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FlowZoom Project

Breaking Big Data barriers in numerical simulations to enable next-level flow and climate research

The Visualization group at KTH has received a large grant from SSF, the Swedish Foundation for Strategic Research. It is in close collaboration with Erwin Laure (KTH EECSC, KTH CST), Philipp Schlatter (KTH Mechanics), Rodrigo Cabellero and Gunilla Svensson (Stockholm University, MISU), and Ingrid Hotz (LiU).

The goal of this project is to break Big Data barriers in numerical simulations to enable next-level flow and climate research. The sheer size and complexity of the simulation data overwhelms current storage systems and post-processing analysis tools, which leads to data being underutilized and slows progress in flow and climate research.

The group will develop, implement and apply novel feature-based data analysis methods to be run alongside the simulation (in situ), which condense the main aspects of the data by several orders of magnitude. This is accompanied by sophisticated task scheduling to exploit the heterogeneous hardware of modern supercomputers, and interactive visualization of the analysis results. For the first time, this will enable an interactive zoom into the smallest spatial and temporal scales of the largest flow and climate simulations.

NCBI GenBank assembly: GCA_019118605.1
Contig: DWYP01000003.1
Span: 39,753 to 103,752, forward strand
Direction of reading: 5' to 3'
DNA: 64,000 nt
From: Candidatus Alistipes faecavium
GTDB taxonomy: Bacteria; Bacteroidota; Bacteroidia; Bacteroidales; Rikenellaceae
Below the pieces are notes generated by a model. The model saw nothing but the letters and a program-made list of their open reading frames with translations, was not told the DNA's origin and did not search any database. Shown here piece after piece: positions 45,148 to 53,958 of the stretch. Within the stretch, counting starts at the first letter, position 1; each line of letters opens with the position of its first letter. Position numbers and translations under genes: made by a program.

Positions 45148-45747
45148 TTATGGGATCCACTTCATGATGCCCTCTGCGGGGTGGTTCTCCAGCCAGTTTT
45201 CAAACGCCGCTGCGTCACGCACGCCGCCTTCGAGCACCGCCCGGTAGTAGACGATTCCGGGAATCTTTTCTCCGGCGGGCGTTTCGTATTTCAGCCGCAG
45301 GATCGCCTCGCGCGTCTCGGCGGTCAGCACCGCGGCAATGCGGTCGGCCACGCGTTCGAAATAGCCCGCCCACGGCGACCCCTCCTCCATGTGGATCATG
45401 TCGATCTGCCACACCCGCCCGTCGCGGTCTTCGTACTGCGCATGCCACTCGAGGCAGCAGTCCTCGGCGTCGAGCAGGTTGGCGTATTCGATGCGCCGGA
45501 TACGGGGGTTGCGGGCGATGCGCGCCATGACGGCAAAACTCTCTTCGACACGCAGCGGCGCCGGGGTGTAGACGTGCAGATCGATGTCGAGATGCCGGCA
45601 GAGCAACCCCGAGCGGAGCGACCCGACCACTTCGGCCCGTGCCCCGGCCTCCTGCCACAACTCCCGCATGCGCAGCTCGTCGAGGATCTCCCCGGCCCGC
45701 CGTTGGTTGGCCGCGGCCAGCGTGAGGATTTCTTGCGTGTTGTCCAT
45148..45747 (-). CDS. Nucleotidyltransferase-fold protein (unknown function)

We apply our methods to target high-impact research questions. For the flow case, we address turbulent separation and wake-wake interactions; the former can directly lead to improved performance of vehicles and planes, the latter is crucial for the design of wind parks. For the climate case, we study the spatio-temporal development of extreme storms to assess the hazard posed to Sweden and other regions in Europe.

Dissemination of our results is ensured by implementing our novel methods in a widely spread, open source in situ library, and incorporating this library into three simulation packages actively used in Sweden.

This grant will finance 5 PhD students over 5 years, 3 of those at KTH.

Overview of the FlowZoom consortium, project structure and impact
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Belongs to: Computational Science and Technology
Last changed: Feb 17, 2020